Wednesday, March 19, 2008


And now my random thoughts and wonderings in, no particular order.

-I wrote a letter to Oprah the other day. I told her (or her army of producers) about the fundraising at CAS, or as much as I could in 2,000 words, including spaces. I was sure to fit “missionary” and “Cambodia” in the first sentence to hopefully grab their attention. I am not above asking Oprah Winfrey for help here. I have nothing to lose and let’s be honest, if Oprah ever hopes to meet me in person, she better get her act together.

-I still have many questions about God. My most recent and pressing is, “Does labeling good things in my life “blessings” instead of “luck” make me a Christian?” Because without solid proof one way or the other, do we choose “blessing” because it makes us feel better? It is comforting to be a Christian indeed, we have hope. But I don’t want to choose to be a Christian just because it makes me feel better. I want a proof. I want to know for sure.

-In my attempts to heal myself from depression, my book told me to keep tally on what I am feeling all day long. So, like a good student, I have been writing down my emotions every hour of every day. Turns out I feel my worst at school and I let my students determine how I feel. This is easy to let happen, because I feel a bit outnumbered and a bit of a minority. They’ll make jokes in Khmer and say things like, “Oh, it’s a Cambodian thing. You wouldn’t understand.” So today I decided that no matter what, the circumstances, my students, the awful heat, or the language, I was going to feel grateful today. It isn’t that easy, but it was a good start. I was intentional about noticing when my kids were trying to make me feel frustrated or isolated or stupid. From there I tried to acknowledge that they cannot physically force me to feel anything other than grateful. So I continued feeling grateful, or at least most of the time. That is until, Kagna burst out crying right in the middle of Morality class, again, for the second time this week. She was crying, shaking violently, clenching her body, and falling out of her seat.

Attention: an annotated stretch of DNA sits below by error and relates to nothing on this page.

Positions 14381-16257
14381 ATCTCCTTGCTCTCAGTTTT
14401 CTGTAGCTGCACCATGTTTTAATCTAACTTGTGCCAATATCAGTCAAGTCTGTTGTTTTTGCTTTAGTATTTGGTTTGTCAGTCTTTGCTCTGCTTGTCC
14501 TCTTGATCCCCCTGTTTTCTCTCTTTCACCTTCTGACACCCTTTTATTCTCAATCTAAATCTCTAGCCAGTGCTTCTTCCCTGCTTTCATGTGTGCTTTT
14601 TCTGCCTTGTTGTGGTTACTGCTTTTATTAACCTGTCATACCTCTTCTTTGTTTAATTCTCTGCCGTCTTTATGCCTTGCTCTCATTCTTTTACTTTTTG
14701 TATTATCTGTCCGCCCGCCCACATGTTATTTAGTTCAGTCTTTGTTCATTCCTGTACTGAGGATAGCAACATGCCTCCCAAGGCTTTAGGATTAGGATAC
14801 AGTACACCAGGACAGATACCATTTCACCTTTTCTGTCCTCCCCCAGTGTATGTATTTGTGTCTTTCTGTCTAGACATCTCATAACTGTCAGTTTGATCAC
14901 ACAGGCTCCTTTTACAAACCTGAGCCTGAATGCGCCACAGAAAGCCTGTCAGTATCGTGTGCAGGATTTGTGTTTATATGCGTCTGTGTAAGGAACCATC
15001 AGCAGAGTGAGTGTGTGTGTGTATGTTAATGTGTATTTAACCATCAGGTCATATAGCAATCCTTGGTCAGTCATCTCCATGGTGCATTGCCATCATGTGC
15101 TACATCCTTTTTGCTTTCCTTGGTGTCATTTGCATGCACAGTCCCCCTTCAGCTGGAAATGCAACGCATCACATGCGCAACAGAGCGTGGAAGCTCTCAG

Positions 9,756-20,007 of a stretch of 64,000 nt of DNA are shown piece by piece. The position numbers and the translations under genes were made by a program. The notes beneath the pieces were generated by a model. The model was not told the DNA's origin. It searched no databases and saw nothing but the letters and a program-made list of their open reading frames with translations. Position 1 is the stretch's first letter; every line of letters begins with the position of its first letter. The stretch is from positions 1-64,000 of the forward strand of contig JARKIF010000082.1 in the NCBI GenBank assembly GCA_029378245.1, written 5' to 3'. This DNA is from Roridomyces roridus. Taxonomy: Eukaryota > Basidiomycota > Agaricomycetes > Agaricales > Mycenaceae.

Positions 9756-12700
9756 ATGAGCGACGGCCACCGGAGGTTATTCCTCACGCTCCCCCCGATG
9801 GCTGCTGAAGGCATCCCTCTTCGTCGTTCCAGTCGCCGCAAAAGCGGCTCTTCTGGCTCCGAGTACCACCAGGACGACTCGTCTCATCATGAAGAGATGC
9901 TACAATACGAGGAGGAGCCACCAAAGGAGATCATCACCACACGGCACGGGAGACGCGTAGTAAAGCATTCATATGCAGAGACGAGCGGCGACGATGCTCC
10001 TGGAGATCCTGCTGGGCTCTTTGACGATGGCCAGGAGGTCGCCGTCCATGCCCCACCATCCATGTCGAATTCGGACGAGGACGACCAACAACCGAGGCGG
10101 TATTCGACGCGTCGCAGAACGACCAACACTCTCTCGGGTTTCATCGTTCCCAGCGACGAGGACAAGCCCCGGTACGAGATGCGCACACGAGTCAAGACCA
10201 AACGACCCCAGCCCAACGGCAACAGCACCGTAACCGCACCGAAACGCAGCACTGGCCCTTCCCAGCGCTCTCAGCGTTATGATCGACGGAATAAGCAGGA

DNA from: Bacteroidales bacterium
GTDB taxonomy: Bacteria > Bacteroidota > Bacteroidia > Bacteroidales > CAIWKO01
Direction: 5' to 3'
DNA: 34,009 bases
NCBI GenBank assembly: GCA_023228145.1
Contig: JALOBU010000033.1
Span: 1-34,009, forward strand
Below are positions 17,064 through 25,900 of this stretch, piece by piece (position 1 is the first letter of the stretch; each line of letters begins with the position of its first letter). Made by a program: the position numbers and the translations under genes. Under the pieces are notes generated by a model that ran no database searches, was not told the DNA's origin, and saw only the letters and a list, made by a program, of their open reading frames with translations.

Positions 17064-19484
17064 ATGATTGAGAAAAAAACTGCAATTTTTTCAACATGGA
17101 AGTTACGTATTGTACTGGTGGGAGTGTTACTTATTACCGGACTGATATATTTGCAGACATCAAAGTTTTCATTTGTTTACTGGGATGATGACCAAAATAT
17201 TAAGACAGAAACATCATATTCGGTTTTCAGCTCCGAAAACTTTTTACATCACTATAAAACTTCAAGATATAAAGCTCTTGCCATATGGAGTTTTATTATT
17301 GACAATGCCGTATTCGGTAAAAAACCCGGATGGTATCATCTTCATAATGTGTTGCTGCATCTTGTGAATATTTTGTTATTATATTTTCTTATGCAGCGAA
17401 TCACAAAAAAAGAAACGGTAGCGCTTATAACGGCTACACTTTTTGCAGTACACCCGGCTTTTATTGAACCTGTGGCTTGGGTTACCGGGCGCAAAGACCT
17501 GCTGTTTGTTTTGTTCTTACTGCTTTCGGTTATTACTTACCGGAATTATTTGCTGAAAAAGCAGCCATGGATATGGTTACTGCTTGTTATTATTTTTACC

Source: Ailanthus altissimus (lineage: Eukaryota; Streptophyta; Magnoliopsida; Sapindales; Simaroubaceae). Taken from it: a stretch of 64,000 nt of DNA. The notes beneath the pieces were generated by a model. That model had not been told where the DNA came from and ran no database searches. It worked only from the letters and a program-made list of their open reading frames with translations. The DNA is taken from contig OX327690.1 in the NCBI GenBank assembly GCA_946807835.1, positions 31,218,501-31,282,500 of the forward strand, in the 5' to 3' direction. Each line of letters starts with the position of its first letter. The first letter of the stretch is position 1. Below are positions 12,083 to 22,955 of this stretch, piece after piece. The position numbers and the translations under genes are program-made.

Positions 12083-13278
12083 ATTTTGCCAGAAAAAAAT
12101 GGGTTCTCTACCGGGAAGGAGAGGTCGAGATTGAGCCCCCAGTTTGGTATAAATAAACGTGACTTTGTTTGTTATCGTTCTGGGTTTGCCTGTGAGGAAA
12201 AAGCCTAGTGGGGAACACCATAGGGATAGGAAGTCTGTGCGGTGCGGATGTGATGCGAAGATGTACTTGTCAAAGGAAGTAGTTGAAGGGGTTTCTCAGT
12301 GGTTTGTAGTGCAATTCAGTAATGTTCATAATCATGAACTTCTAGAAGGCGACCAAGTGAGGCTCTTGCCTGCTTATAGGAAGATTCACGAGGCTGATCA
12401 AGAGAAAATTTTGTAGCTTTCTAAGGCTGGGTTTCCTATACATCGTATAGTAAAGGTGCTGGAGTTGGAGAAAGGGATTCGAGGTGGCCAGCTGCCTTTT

So I put ‘grateful’ aside and tried feeling ‘sympathetic’. But this is hard when she refuses to talk and I don’t understand what is going on or why she is doing this. So ‘stressed’ replaced ‘sympathetic’ and I sent her to the back of the classroom with Sokcheng to hopefully calm her down while I finished class. From what I gathered from another student, Kagna felt stupid at school and unwanted at home. So after class, I shooed the girls away and tried to talk to her. I like Kagna, she is one of my favorite students, ya know, the ones I am not supposed to have as a teacher? I told her I was sorry and I hated to see her in pain. I rubbed her back as she refused to look me in the eye. I asked her what she was feeling. After much prodding, she admitted that she got a D in geometry class and felt stupid. I asked her who told her she was stupid. She pointed to herself. I repeated what she had just told me, “So, you are saying, you got A’s and B’s in every class except geometry in which you got a D?” She shook her head. I said, “Doesn’t that sound silly to you? Because it sounds silly to me! You are so, so brilliant, I adore having you in my class. I love talking with you and laughing with you. You are one of the best English speakers in my class” (All of that is completely true). I went on, “And it hurts me that you are tearing down someone I think so highly of”. She turned to face me and looked…lighter. I told her that sometimes I live by other people’s expectations for my life. I told her that yesterday I found myself curled up on the floor of my bedroom sobbing uncontrollably and that I had been having similar feelings. She looked at me with glad surprise, turns out, Ms.Bo was human too! I said I was sorry for the pain in her life and I was sorry for the pain she felt at home from her mother. She said, “It’s ok”. I told her it wasn’t ok. No one should have to endure such ridicule and pain from someone. She said, “Thank you”. I feel like she meant it. She gave me a moto ride home and she looked very hopeful as she said, “Tomorrow I will be a new Kagna!” I told her I really liked the one sitting in front of me, but I did hope she would be kinder to herself. She drove away.